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In England, they are discussing about the St. George's Cross on the National team jerseys

Nike has changed the original colors and local policies are very opposed

In England, they are discussing about the St. George's Cross on the National team jerseys Nike has changed the original colors and local policies are very opposed

In anticipation of tomorrow's match against Belgium, the English National Team is at the center of a heated public debate. And no, the reason is not the defeat at Wembley against Brazil or the choices of Southgate. The reason is much smaller and hidden, precisely in the backneck of the newly launched home jerseys by Nike for the Three Lions National Team. A detail that was inserted as an easter egg for fans and enthusiasts and that in less than 48 hours since its official release has become the subject of contention among politicians, commentators, and even the coach of the National Team. In England, in fact, like perhaps in no other country in the world, football is synonymous with tradition, especially when it comes to the National Team, an authentic unifying symbol for a people that has never hidden its identity. And so the revisiting of the St. George's Cross created by Nike using new colors, purple and blue, for the flag of the patron saint of England, usually red on a white background, did not please a bipartisan public, from Prime Minister Rishi Sunak to Labour leader Keir Stamer

The leader of the opposition party was the first to publicly oppose Nike's choice: "I am a big football fan, I go to both men's and women's England matches. And the flag is used by everyone, it is unifying, it shouldn't change. We should just be proud of it. So I think they should reconsider and change it back". Starmer then continued: "I'm not even sure they can adequately explain why they thought they had to change it. They could even lower the price of the shirts". At the moment, the Authentic version is available for 150 euros, while the replica version costs 100 euros. Immediately, there was a response from the Prime Minister, who smelled a campaign issue and positioned himself on a very sensitive topic, stating that "of course I prefer the original and when it comes to our national flags, we shouldn't joke about it, because they are a source of pride, identity, and who we are. And they are perfect just the way they are".

A rallying cry that pushed Nike to issue a statement shortly thereafter in which they both wanted to explain their choice regarding the new colors and to reaffirm that the jersey will not be changed in its original design despite the many criticisms received in the last few hours. "We have been a proud partner of the FA since 2012 and we understand the meaning and importance of the St. George's Cross and it was never our intention to offend, given the significance it has for England fans. Together with the FA, our intention was to celebrate the heroes of 1966 and their successes. The cuff trim was inspired by the training kit worn by the English heroes of 1966, with a blue and red gradient topped by purple. The same colors are also present on the back of the collar as an interpretation of the flag". Prior to this, Nike had described the new design as a "playful update" created to unite and inspire all fans.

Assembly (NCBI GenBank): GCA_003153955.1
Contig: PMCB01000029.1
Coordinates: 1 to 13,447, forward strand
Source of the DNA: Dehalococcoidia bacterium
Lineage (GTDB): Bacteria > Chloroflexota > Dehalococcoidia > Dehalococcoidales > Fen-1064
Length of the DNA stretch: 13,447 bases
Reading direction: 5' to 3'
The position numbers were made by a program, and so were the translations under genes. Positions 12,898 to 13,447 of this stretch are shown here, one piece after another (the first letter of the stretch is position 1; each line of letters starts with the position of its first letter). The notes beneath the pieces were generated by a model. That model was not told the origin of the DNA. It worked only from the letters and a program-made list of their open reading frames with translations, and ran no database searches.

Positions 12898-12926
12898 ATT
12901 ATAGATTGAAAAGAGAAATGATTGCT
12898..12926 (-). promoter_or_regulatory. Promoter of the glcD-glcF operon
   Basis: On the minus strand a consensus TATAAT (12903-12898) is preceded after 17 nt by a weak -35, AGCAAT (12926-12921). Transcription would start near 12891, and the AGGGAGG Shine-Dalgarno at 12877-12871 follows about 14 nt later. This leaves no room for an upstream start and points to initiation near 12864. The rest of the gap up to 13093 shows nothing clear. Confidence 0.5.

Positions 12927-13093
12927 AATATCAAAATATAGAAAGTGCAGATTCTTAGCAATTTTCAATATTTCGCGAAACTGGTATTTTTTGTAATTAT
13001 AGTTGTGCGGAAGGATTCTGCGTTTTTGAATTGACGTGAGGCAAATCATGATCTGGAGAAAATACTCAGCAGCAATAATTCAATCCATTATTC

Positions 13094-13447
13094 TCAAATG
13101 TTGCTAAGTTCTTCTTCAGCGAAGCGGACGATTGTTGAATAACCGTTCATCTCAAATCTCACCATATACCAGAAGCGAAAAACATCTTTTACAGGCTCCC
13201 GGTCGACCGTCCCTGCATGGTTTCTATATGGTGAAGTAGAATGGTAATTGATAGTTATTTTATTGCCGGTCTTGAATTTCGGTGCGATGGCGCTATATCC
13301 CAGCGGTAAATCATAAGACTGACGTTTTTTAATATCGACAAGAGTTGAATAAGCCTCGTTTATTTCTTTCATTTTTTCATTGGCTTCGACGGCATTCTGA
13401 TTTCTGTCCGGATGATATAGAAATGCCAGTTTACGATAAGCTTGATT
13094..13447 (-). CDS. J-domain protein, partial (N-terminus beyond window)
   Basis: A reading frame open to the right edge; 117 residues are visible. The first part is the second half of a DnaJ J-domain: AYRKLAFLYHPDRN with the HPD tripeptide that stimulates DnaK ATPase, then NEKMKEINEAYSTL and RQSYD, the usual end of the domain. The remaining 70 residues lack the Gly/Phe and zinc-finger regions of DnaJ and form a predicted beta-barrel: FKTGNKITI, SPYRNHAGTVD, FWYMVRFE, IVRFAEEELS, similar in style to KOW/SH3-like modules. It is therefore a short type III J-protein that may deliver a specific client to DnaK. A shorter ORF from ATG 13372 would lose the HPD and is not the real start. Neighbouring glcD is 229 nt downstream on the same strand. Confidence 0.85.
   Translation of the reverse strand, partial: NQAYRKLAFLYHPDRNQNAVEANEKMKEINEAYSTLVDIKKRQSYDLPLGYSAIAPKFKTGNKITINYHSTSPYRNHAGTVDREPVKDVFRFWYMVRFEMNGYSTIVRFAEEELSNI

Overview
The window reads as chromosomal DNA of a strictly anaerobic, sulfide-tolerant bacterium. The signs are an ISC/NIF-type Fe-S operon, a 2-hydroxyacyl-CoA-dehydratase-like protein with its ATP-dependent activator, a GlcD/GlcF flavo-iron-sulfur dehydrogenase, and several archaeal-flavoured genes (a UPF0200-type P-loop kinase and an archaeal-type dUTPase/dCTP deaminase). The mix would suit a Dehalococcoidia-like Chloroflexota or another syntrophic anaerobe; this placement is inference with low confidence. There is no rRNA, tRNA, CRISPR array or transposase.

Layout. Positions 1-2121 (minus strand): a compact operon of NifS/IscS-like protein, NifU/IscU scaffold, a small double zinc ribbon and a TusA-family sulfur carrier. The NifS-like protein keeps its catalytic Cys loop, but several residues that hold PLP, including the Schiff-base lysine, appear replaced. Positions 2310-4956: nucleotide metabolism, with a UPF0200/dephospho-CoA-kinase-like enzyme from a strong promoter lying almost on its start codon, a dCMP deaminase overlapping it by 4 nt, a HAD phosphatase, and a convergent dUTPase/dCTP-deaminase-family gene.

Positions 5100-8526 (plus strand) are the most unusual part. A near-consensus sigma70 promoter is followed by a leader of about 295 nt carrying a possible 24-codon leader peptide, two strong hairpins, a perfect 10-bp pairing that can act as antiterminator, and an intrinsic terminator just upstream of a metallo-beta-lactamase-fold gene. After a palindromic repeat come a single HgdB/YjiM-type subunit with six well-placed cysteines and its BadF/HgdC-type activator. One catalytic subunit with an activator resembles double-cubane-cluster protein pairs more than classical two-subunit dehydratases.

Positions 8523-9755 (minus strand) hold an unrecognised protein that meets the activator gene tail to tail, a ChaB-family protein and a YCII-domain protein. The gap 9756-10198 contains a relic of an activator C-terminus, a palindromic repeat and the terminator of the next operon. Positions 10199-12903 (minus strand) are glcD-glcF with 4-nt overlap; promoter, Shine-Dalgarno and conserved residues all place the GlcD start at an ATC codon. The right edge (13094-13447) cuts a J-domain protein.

Gareth Southgate, prompted in a press conference about the subject, preferred to dodge the question, instead focusing on the presence of the Three Lions on the jersey. "The most important thing", Southgate said, "is that the Three Lions are on the jersey, the true icon of the National Team, the symbol that truly sets the team apart". The National Team jersey is not something to be taken lightly, and if brands try every time to find an interpretation to innovate and differentiate the various editions, it is at the same time very easy to fall into contradictions like this, where different sensitivities react in different ways to an aesthetic choice. And politics continues to use football as a lever to position itself in relation to the more conservative segments of the electorate, without much difference between the various parties, pursuing an identity and reactionary narrative that does not help the sport to overcome some of its most deeply rooted taboos.